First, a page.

True enough—for now. And if the Islamic State’s gains in Iraq and Syria are reversed—by American bombing, Shi’ite militias backed by Iran, the Iraqi Army, the Kurdish Peshmerga, Syrian rebels, or the combination of this motley set of forces—the barbarous organization may never look south. Perhaps and, then again, perhaps not. Perhaps ISIS will survive and thrive in Iraq and Syria, and then start thinking about Al Quds. Perhaps reverses will come, but they will lead ISIS to reinforce its Syrian redoubt and seek more recruits and more fame by taking on the Jews.
That’s the new risk up north for Israel. And the old risk remains: the well-equipped and well-trained forces of Hezbollah in Lebanon. Hezbollah’s willingness to do Iran’s work in Syria, where it has lost by most estimates over 1,000 men, suggests that it would indeed start a war with Israel should the Israelis strike the Iranian nuclear sites. That would be a major conflict, dwarfing Israel’s effort nine years ago in the summer of 2006. The price for Lebanon and for Israel would be high. I did not find the Israelis quaking about this. I found them very, very Israeli: If it will come, it will come, several generals told me.
Much has been written recently about the new “objective alignment” between Israel and the Sunni states: Jordan, Egypt, and the Gulf monarchies. They all oppose Iran’s growing power, they are all fighting al-Qaeda and ISIS, and they all worry about what they see as a decline in American power and willingness to act. The risk to Israel of a conventional war with an Arab state is next to zero today. Nor are Israelis worried greatly about Palestinian terrorism. It continues, but Hamas has something to lose in Gaza and seems not to want another round, while in the West Bank the Palestinian Authority glorifies dead terrorists but opposes new violence. All that would mean a real improvement in Israel’s security situation, were it not that its northern border has moved from quiet to shaky. The forces on the other side of the Syrian border cannot be deterred the way a state, or even Hamas, can be. That they might be killed slipping into Israel is not ideal from their perspective, to be sure, but there are plenty of recruits still appearing in the form of Muslim youths from Tunis and Milwaukee and Lahore and Riyadh and London. And think of the glory in confronting the Jews!
It has not happened yet. Those UNTSO officers drank their tea and didn’t even bother to look across the border through their very large binoculars. But when you fly over northern Israel, you see plenty of preparations for the day when the Syrian slaughter gives birth to cross-border attacks. The Israelis appear as relaxed as the UN guys. But they aren’t.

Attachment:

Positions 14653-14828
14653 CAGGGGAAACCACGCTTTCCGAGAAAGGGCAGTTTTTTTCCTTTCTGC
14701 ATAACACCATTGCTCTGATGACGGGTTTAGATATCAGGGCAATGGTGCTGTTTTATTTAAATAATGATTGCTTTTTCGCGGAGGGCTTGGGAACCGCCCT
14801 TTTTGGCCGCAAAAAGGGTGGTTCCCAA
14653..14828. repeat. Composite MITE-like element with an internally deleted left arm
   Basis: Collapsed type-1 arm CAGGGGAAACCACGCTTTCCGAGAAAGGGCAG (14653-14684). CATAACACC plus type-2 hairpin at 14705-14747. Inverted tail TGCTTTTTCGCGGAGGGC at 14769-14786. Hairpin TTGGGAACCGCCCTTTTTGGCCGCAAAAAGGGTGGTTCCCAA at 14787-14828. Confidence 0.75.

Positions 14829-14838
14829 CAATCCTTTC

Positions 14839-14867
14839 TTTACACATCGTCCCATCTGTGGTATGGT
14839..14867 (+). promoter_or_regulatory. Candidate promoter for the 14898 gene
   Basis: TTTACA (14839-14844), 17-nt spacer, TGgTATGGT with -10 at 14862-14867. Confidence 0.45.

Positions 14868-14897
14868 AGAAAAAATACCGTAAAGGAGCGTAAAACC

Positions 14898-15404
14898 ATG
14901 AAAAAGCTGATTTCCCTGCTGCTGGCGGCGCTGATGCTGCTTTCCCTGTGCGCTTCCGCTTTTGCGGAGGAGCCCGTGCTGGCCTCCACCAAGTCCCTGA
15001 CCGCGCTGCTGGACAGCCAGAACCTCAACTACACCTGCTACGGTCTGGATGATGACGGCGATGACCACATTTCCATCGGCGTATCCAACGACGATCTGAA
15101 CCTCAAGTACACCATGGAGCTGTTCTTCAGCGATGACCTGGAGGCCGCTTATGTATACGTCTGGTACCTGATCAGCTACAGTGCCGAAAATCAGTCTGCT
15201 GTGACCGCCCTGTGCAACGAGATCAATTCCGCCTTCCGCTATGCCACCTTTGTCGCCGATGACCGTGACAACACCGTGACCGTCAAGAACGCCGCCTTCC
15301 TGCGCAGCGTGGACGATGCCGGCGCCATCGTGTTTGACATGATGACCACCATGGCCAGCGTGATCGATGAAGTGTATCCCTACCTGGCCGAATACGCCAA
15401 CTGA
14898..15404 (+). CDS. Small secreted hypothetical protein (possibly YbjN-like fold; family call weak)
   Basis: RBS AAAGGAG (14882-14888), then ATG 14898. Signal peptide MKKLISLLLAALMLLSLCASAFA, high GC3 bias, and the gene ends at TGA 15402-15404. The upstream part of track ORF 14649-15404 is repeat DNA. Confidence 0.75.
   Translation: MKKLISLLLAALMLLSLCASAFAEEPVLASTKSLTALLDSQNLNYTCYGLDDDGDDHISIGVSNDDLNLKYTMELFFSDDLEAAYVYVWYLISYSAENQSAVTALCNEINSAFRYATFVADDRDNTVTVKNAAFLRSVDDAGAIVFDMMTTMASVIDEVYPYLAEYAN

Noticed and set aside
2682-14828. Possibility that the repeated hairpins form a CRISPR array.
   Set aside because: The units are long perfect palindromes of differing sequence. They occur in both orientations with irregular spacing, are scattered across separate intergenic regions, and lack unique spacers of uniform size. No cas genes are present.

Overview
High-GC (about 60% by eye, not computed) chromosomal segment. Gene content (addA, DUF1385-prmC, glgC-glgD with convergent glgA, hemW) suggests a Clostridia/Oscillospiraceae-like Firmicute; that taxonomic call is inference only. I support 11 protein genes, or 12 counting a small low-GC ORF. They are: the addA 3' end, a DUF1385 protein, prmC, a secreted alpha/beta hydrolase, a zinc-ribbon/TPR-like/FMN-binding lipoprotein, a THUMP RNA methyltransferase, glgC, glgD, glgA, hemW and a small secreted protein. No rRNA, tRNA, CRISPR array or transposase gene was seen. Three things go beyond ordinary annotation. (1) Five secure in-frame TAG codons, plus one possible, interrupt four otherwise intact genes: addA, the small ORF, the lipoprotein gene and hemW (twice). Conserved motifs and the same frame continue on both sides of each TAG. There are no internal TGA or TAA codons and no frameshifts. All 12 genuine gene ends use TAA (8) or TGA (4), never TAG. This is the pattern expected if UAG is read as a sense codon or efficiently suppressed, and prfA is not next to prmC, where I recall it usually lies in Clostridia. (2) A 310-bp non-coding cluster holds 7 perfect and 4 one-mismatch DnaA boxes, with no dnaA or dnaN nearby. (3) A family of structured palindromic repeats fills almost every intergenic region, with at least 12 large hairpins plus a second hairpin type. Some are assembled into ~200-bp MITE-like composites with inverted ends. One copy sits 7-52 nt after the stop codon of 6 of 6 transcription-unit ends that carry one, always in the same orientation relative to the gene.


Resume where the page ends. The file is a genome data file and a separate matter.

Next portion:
The Enemy of My Enemy
BY ITAMAR RABINOVICH
Of Syria’s five neighbors, Israel has been the least involved in the turmoil that is devouring the country and the least affected by it. Turkey and Jordan have supported different factions of the Syrian opposition. Hezbollah, the Lebanese Shi’ite party militia, terrorist organization, and Iranian proxy, has conducted much of the fighting on behalf of Bashar al-Assad’s regime. ISIS, the jihadi organization, has assumed control of large swaths of land in western Iraq and eastern Syria. But Israel has engaged only in limited skirmishes along the ceasefire line in the Golan and a few pinprick attacks on weapon systems about to be delivered to Hezbollah. While Turkey, Jordan, and Lebanon have taken in millions of Syrian refugees, Israel has opened its borders to supply largely unpublicized humanitarian aid to people who remain enemy civilians.
Keeping Israel out of the fray is certainly the wish of the Assad regime and its patrons, Iran and Hezbollah, that have, on the whole, been careful not to provoke the Jewish state into taking strong action. They know full well that Israel could weaken the regime’s air force and armored units enough to expose them to defeat by the opposition. Iran’s calculus has also been affected by its own nuclear ambitions. It no doubt fears that a major clash in Syria or Lebanon could lead to an Israeli attack on its nuclear installations or at least have a detrimental effect on its negotiations with the P5+1 nations.
Israel, for its part, has looked at the Syrian crisis through two lenses. The first is focused on Syria itself. While Israel has fought several costly wars directly with Syria and has faced Syrian-supported Hezbollah forces in southern Lebanon, it has also, since 1991, conducted round after round of serious negotiations with the Assad regimes. Five Israeli prime ministers have conveyed to Hafez and Bashar al-Assad their hypothetical, conditional willingness to come down from the Golan Heights in return for a satisfactory peace and security package. Indeed, up until the eve of the civil war, Benjamin Netanyahu was party to a mediation effort conducted by the American diplomat Fred Hof. When the demonstrations against the Assad regime turned into a full-fledged rebellion in 2011, Israel had to decide what it preferred: the Syrian regime’s survival or a rebel victory.
Two schools of thought quickly crystalized: The first argued that “the devil we know” was preferable to the prospect of an Islamist takeover. The second, more optimistic school of thought envisioned the prospect of significant change for the better in Syria and Lebanon and advocated intervention on behalf of the rebels. Netanyahu’s government chose the former course. It drew redlines and strove to impede the transfer of advanced weapon systems to terrorist organizations, first and foremost Hezbollah, by carrying out several (officially unacknowledged) surgical air strikes against such deliveries. It also retaliated against every shot fired across the Syrian-Israeli ceasefire line in the Golan and initiated limited (also unacknowledged) tactical cooperation with jihadi groups along that line to prevent their shared enemy, Hezbollah, from extending its zone of confrontation with Israel.